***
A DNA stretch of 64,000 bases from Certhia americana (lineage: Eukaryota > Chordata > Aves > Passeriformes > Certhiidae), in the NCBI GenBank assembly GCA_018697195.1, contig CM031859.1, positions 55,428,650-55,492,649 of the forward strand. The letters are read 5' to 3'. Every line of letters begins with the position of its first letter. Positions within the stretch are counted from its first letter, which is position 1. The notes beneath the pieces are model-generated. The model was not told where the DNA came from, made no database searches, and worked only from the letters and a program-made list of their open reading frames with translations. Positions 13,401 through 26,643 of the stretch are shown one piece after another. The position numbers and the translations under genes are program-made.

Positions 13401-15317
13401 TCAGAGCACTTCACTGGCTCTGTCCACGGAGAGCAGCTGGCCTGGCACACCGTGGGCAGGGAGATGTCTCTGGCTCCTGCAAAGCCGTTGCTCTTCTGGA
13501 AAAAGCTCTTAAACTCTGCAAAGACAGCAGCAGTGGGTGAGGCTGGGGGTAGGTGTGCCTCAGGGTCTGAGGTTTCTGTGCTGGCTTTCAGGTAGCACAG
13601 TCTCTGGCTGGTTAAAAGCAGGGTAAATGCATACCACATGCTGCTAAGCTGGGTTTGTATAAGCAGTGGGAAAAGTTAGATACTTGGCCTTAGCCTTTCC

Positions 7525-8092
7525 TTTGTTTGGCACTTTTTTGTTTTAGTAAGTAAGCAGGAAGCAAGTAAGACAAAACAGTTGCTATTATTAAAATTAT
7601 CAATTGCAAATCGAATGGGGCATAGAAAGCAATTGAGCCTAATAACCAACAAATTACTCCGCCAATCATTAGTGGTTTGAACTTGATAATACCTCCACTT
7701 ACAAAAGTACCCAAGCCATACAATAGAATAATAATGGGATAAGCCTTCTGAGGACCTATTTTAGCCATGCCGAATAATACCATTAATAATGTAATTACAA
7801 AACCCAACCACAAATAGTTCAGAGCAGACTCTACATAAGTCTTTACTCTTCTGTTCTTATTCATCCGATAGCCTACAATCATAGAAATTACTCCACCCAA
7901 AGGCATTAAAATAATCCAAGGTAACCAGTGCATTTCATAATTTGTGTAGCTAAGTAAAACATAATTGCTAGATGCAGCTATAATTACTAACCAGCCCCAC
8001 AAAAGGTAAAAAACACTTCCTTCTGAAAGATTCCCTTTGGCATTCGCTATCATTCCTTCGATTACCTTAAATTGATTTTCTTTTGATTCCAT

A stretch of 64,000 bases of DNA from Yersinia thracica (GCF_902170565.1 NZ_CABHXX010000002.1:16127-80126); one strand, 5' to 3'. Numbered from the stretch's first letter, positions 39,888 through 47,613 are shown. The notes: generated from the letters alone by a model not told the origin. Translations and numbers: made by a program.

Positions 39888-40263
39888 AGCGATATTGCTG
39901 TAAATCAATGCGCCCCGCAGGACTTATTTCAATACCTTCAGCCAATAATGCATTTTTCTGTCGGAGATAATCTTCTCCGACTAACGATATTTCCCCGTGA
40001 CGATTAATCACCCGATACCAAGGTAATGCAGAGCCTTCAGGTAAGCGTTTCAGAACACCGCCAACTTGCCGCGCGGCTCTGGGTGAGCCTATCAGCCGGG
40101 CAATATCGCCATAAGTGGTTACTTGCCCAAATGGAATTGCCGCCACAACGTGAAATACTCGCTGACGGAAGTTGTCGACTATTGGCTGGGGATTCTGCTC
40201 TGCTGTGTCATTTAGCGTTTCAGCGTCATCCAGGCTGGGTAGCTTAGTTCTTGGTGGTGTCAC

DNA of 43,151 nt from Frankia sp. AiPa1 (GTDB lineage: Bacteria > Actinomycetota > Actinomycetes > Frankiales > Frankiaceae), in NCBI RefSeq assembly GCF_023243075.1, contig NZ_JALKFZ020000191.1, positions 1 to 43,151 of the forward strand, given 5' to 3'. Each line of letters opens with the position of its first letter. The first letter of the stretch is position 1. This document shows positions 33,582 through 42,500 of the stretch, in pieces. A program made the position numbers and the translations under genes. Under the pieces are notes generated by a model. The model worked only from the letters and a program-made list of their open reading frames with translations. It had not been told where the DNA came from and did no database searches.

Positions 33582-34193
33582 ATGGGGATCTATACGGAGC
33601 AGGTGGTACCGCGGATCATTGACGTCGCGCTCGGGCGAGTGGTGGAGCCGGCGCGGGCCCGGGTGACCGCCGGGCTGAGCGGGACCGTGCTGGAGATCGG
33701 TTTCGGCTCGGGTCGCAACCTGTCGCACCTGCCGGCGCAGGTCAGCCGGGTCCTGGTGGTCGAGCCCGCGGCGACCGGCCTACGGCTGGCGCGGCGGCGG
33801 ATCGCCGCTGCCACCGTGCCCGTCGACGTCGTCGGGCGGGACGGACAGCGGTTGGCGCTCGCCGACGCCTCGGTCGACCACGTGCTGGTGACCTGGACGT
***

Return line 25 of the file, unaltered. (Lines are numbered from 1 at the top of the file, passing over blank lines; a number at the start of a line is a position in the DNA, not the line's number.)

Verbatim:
33801 ATCGCCGCTGCCACCGTGCCCGTCGACGTCGTCGGGCGGGACGGACAGCGGTTGGCGCTCGCCGACGCCTCGGTCGACCACGTGCTGGTGACCTGGACGT